Bose SIE2i Review

Go for gold with a little help from Bose.

$149.95 MSRP
Buy now at Amazon
6.8 score Tested by Experts
  • The Bose SIE2i is better than 8% of the headphones we tested.
  • It is better than 11% of the headphones we have tested under $200.
  • It is better than 4% of the in-ear headphones we have tested.

Under the Hood

I tested a solid, balanced frequency response from the Bose SIE2i (MSRP $149.95), optimal levels of harmonic distortion, average channel tracking, and good overall impulse response. This product's only drawbacks stem from its design: Poor isolation and a somewhat high degree of leakage both owe to the earbud form factor.

Frequency Response

We test a speaker's frequency response from 20Hz to 20kHz to determine how much credence it lends to each audible pitch. These Bose perform well in this category—their frequency response somewhat resembles an equal-loudness contour (ELC), which equalizes the volume of all frequencies for the human ear.

Expect an ample foundation of sub-bass and bass notes, and a midrange that holds its own. There is a slight drop in volume between 2kHz and 4kHz, so that details throughout the high mids may be harder to distinguish at times. Largely, though, there are no drastic issues here—this is a fine test result.

The SIE2i tested with a balanced frequency response, giving decent emphasis across the entire frequency range.


Tracking refers to the balance between sound output for the right and left channels, or speakers. Headphones with poor tracking can have audible discrepancies in channel volume for particular frequencies, which can be both distracting and bad for your hearing. Fortunately, the SIE2i tested with no major tracking errors—no sudden shifts in emphasis over 2 dB in volume, which is practically perfect.

While imperfect, the SIE2i's channel tracking does not favor either the left or right channel too much.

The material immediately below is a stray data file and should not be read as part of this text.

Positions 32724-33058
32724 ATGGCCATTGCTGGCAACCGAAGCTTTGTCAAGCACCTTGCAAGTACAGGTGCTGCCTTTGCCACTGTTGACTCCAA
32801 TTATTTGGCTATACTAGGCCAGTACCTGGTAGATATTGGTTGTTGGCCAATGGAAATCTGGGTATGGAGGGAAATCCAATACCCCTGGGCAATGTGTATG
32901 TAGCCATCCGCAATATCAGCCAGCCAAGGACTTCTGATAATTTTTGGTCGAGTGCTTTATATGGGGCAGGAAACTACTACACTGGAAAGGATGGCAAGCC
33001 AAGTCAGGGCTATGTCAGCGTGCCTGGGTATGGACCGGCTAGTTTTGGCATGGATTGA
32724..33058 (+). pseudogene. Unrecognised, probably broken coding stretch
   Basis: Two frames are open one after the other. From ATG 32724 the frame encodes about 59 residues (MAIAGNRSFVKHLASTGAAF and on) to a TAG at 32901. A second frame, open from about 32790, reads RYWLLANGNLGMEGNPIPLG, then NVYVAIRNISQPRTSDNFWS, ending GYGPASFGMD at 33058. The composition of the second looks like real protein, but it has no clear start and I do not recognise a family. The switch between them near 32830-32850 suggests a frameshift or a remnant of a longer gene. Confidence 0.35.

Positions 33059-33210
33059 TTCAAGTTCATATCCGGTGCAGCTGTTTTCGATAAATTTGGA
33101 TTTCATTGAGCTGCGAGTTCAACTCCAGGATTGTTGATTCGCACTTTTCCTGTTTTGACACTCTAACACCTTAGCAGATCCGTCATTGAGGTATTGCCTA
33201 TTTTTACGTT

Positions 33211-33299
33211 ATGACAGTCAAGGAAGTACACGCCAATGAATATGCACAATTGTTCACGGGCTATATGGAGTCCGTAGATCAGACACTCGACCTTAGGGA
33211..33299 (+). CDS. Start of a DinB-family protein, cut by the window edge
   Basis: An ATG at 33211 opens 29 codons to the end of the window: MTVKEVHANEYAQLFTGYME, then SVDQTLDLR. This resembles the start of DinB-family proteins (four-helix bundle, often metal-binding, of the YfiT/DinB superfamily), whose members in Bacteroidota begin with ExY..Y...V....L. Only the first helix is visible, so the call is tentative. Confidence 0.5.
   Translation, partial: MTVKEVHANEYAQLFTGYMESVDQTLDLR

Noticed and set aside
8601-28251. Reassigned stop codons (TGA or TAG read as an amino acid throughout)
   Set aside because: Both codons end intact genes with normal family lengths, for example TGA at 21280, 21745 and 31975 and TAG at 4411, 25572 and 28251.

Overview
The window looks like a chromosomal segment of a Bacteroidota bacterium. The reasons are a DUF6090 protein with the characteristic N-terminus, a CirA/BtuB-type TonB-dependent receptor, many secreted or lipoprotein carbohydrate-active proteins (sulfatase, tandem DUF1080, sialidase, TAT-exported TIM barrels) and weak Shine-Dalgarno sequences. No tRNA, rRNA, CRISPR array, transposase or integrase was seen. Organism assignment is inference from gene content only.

Comparable Products

Before you buy the Bose SIE2i, take a look at these other headphones.


Attenuation is one area where the SIE2i are not the best of performers—and for obvious reasons. Attenuation refers to a set of headphones' ability to block, reduce, or dampen outside ambient noise. Obviously, a pair of active noise cancelers is going to do a much better job than these buds, which sit in the ear and block almost nothing of the sub-bass, bass, and midrange frequencies. They do, however, reduce some high midrange sounds to as much as one-quarter of their original volume.

The ear bud design means almost no noise is blocked out, though some high pitched sounds are reduced.


THD (or Total Harmonic Distortion) refers to the sum of electrical/mechanical audio interference a loudspeaker exhibits during playback. Typically, we like to see less than 3% total distortion, and fortunately the SIE2i tested within that acceptable range.

Users should note, however, that the maximum volume for distortion free playback is a little lower than usual for these ear buds—about 98 dB—but you shouldn't be listening to music louder than 100 dB for extended periods, anyway.

Despite the usual degree of distortion in the sub-bass range, the SIE2i's THD never totalled higher than the 3% threshold.

Other Tests

Impulse response refers to how long it takes the sounds emitted by a loudspeaker (or set of headphones) to fully decay or stop. The SIE2i tested well here, with no decay longer than 3.2 milliseconds.

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